Worst tech of 2006
By Tim Moynihan (January 26, 2007)
Contrary to popular belief, we feel really bad about making fun of these gadgets. It's a tough job, but somebody's gotta do it. From budget HDTVs to failed all-in-one gadgets, they all have their hearts in the right place. But if it's bad, it's bad, and there are enough paying customers whose heads are still throbbing from trying to use this gear. Without further ado, here's the worst tech we've reviewed over the past year.
[Editors' rating: 3.7 out of 10]
Downloading music over P2P networks is illegal, but it'll save you money, right? Wrong, if you use Kazaa 3. It's free, but a four-year-old will open up your PC case and dump molasses in it for free, too. This is basically the software equivalent of that. After it installs a special blend of spyware, flashing ads, and useless toolbars on your machine, you'll want to throw your PC off a pier and fork over the money for a new one. Kudos, Kazaa 3, for putting the "app" in "crappy."
These headphones sound great, but thanks to a terrible design, you'll never hear their full potential. Everyone else will, though. That's because these loose-fitting 'phones don't fit snugly, which means you really need to jack up the volume to hear anything at all, which means anyone within earshot will know that you're secretly listening to Kevin Federline's rap album. There's a solution, but it involves wrapping your head in duct tape, wearing an old-timey football helmet, or growing ears large enough to use these as earbuds.
They say you get what you pay for, but not in this case. At one point in our testing, this FineDigital GPS unit had our reviewer driving around in circles. For $700, it also gives unnecessary instructions every 30 seconds, nags you incessantly when you make a wrong turn, and ends up botching some directions altogether. It's like having an electronic mother-in-law on your dashboard.
At the other end of the pricing spectrum is this basic MP3 player. Maybe it's unfair to put anything that costs less than $20 on a worst tech list. On the other hand, cheap is cheap in more ways than one. Coby's sub-Jackson, 128MB player has no display, subpar sound quality, lame headphones, and bad battery life. But still, it's a valid buy for a quick-and-dirty MP3 player, great for kids, and practically disposable (which may come in handy).
Geniuses have trouble in social situations, which may be why this "Intelligent" remote has so many problems. See, it's so smart that it can't be bothered with mundane tasks, such as responding to buttons being pressed. It's too absorbed in deep thought to let you know if you've programmed it successfully. It also posits that if you hit the volume button once, you want the volume to increase six notches. So you see, it's not a lousy remote. It's just that its internal components are too distracted by the socioeconomical implications of string theory and the works of Søren Kierkegaard. Or maybe it just sucks.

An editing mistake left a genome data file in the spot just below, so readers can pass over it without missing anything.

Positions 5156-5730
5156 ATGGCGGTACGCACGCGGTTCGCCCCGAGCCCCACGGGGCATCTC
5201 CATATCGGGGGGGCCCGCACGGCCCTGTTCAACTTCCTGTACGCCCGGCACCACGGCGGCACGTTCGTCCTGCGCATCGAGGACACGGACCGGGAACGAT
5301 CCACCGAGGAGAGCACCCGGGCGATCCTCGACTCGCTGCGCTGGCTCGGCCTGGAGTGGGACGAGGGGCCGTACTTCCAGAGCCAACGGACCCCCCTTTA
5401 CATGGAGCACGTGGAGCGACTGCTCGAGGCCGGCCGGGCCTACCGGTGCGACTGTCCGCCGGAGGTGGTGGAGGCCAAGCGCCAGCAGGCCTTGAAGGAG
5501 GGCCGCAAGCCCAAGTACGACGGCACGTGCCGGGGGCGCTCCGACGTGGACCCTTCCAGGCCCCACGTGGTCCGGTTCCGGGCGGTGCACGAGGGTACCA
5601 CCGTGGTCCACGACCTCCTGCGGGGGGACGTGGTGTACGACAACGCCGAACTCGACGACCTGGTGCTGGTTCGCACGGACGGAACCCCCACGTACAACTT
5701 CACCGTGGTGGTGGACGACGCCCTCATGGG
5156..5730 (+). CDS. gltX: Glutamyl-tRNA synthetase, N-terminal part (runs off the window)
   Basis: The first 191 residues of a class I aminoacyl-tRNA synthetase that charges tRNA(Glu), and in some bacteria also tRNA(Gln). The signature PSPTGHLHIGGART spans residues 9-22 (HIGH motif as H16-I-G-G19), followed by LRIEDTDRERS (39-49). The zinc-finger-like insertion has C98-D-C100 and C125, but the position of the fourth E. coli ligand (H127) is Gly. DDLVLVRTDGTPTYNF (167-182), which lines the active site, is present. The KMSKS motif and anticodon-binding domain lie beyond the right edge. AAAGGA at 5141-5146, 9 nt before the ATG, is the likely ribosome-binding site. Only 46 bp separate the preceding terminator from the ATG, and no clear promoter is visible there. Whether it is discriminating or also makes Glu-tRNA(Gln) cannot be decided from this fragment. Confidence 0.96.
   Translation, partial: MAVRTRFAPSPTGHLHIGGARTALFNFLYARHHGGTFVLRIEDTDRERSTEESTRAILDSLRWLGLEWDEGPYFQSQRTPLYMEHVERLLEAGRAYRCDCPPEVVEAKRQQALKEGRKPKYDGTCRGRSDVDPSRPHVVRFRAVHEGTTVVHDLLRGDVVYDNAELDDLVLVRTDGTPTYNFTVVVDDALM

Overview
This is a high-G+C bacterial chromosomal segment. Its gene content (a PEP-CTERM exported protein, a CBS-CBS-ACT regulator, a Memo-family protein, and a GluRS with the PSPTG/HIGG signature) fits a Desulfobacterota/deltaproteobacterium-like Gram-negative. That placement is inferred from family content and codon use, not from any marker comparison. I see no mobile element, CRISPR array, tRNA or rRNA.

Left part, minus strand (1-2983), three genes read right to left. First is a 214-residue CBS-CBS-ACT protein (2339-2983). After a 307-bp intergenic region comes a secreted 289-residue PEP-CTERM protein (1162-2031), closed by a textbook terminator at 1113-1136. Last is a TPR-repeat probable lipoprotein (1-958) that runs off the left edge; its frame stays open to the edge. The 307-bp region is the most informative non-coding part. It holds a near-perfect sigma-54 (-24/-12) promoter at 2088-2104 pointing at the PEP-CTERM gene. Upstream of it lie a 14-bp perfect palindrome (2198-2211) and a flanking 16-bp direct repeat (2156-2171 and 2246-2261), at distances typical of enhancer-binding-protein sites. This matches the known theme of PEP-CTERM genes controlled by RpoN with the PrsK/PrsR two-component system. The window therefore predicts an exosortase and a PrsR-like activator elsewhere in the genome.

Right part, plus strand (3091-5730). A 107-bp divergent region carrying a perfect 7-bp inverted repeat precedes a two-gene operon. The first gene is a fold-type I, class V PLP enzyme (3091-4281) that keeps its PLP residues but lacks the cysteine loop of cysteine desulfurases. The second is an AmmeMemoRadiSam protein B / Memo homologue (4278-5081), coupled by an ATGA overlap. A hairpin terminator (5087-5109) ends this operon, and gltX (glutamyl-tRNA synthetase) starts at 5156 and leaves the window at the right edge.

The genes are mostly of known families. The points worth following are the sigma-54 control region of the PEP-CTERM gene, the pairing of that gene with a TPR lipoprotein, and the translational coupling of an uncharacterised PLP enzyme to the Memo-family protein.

Dude, isn't Hahvahd supposed to be smaht? This suite is fah from perfect. It's wicked hahd to instawl. Six discs, dude. Furthamowah, the integration between each paht is nothing shawt of a debahcle. We'll say one thing: this suite makes wicked pissa chahts. But is it worth 300 dawlahs? No suh! In due time, you'll prawbably find this suite pahked in the half-awf bin at Babbage's.
At the very least, this poorly-designed gadget is honest; it does what its name suggests--not very well--and nothing more. It's a "system" that makes "sound" on your "PSP"--and only your PSP--louder. That is, if you can manage to muscle your PSP into the dock. Once you've managed to get it in there, good luck changing the UMD disc or powering the PSP on or off. The connection between the PSP and the speakers isn't solid, either, so get used to the enchanting sound of loud static. For a device built for one thing and one thing only, it manages to do that one thing remarkably half-assedly.
This lower-than-low-end HDTV combines the price of an iPhone ($550), the sleek form factor of a CRT monitor (22.2 inches deep), the weight of David Spade (118 pounds), the picture quality of guacamole (soft and green), and the uniform colors of the 2-14 Oakland Raiders (worst record in the NFL). Sure, it's an insanely cheap HDTV, but don't be fooled by the letters "HDTV." We couldn't see much of a difference between DVD and HDTV sources...which actually kind of makes it a fairly expensive, fairly non-HD TV.